The Facts

Everyone has experienced pain at some time or other. A cut, a sports injury, childbirth, surgery, or kidney stones all can produce varying degrees of pain. In these cases, the pain has a known cause and resolves when the cause is no longer there. This type of pain is acute pain. Acute pain performs a function – it warns the body of a problem or injury.

Chronic pain, which is pain lasting months or recurring over years, is much different. The pain itself rarely continues to perform any useful function. Chronic pain can be quite disabling, often preventing people from working and enjoying life. It can lead to people feeling isolated, angry, frustrated, and guilty.


Many medical conditions or injuries can cause chronic pain. Some people will continue to experience pain long after recovering from an initial injury, such as a back injury. Other chronic pain is caused by chronic diseases such as arthritis or cancer, or by a lesion that does not heal. Some people have pain that does not have an identifiable cause. This is not to say that the pain is not real. Whatever the cause, chronic pain is real and should be treated.

The following conditions may be associated with chronic pain:

  • cancer
  • fibromyalgia
  • spinal injury
  • headaches
  • back injury
  • arthritis
  • nerve inflammation or damage

Sometimes pain can be felt in a part of the body that is no longer there. This is called phantom limb pain, which develops as a result of amputation. When pain in one part of the body is felt in another part of the body, it is called referred pain.

The internal organs are not very responsive to pain; instead, pain in these areas may be felt more as a diffuse pain (i.e., pain spread over a large area), which is not easy to localize.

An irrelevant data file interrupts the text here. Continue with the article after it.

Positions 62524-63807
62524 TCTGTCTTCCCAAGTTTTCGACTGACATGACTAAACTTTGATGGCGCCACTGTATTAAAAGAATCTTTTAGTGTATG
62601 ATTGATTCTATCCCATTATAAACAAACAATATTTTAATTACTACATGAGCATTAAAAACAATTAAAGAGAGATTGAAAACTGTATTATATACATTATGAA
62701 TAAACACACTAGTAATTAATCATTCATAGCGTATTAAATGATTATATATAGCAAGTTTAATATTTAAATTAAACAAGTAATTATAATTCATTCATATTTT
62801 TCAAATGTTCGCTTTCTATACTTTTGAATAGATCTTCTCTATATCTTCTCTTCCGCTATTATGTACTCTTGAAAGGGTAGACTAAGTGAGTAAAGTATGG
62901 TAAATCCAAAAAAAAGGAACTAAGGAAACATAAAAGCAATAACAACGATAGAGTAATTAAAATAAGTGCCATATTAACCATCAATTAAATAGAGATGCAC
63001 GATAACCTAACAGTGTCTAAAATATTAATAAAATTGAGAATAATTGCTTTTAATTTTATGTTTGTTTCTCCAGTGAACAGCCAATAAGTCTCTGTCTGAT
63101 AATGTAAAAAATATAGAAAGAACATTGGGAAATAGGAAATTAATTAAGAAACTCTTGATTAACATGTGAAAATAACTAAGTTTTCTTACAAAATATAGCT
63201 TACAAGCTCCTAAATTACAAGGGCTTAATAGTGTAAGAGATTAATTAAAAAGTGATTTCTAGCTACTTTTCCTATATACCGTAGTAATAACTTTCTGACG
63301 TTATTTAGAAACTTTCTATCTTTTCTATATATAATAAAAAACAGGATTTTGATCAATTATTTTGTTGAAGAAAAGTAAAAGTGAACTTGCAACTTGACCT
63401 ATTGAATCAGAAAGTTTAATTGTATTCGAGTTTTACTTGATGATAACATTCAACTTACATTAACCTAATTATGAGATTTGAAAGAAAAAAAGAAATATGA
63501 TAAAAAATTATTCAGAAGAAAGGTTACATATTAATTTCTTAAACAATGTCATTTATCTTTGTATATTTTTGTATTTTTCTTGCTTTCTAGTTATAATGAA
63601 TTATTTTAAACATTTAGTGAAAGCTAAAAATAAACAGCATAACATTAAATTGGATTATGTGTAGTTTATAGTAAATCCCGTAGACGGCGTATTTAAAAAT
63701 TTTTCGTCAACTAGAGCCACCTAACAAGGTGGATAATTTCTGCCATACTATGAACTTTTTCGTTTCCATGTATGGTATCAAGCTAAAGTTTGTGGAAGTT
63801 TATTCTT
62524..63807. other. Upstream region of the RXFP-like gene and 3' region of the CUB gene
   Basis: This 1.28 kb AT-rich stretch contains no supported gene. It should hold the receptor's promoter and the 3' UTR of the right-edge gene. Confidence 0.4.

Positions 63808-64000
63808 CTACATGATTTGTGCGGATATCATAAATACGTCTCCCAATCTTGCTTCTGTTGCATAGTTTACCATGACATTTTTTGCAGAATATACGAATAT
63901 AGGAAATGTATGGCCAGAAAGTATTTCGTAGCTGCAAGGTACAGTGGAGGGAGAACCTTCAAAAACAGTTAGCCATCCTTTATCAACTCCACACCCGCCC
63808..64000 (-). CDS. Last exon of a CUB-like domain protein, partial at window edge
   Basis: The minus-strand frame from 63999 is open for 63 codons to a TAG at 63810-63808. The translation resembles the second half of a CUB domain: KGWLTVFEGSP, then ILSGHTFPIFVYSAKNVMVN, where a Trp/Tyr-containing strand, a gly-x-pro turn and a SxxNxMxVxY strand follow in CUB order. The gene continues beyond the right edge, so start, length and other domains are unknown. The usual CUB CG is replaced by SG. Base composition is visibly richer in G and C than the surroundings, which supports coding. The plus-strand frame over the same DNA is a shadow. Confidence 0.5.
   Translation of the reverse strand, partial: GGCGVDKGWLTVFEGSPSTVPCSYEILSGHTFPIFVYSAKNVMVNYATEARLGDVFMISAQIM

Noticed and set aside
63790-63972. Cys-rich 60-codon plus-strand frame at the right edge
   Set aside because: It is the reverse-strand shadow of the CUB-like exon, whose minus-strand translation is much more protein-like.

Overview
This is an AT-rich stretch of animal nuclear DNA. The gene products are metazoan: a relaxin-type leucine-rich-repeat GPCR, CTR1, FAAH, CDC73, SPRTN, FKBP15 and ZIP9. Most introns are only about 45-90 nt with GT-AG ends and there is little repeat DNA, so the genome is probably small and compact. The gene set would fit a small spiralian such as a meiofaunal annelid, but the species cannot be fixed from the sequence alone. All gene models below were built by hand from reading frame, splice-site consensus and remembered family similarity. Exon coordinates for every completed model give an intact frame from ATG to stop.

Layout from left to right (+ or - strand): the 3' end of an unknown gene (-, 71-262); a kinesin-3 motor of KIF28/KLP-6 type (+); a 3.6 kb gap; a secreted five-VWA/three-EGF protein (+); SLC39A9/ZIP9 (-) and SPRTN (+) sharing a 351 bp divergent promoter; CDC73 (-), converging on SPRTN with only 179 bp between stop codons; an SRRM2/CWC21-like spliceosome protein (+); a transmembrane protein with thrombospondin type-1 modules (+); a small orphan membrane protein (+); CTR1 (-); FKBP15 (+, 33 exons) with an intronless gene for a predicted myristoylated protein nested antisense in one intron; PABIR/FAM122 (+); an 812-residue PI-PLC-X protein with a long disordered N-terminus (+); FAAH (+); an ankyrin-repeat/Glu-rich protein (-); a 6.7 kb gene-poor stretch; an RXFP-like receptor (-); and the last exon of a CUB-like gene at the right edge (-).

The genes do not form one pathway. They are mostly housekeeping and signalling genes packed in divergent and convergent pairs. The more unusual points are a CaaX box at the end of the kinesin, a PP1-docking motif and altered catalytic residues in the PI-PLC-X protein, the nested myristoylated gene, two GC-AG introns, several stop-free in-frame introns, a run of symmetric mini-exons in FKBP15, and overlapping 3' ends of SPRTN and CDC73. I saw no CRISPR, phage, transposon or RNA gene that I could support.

Acute pain results when a disease or injury sends a signal to special sensory nerve endings called nociceptors. Nociceptors are located in the skin, as well as in other structures including blood vessels and tendons. Pain signals travel from the nociceptors, through the sensory nerves, and up the spinal cord to the thalamus in the brain. The signal is then sent to the cerebral cortex, the part of the brain that processes thought.

On the way to the brain, natural body chemicals can change the pain signal. Substance P makes the pain signal stronger. Endorphins make it weaker. Pain is not actually felt until the message or signals get to the brain. Chronic pain can originate at many points in the above pathway.

In some cases, chronic pain may arise from injury to the nerves in our body. This type of pain is called neuropathic pain and is often the result of direct injury or disease of the nerves. Neuropathic pain is different from acute, nociceptive pain – people often complain of burning or radiating pain rather than dull, aching pain.

The cerebral cortex and the limbic system, which are the brain areas controlling emotion, process pain signals. How much pain is felt depends on a number of factors. Factors that increase how badly pain is felt include the following: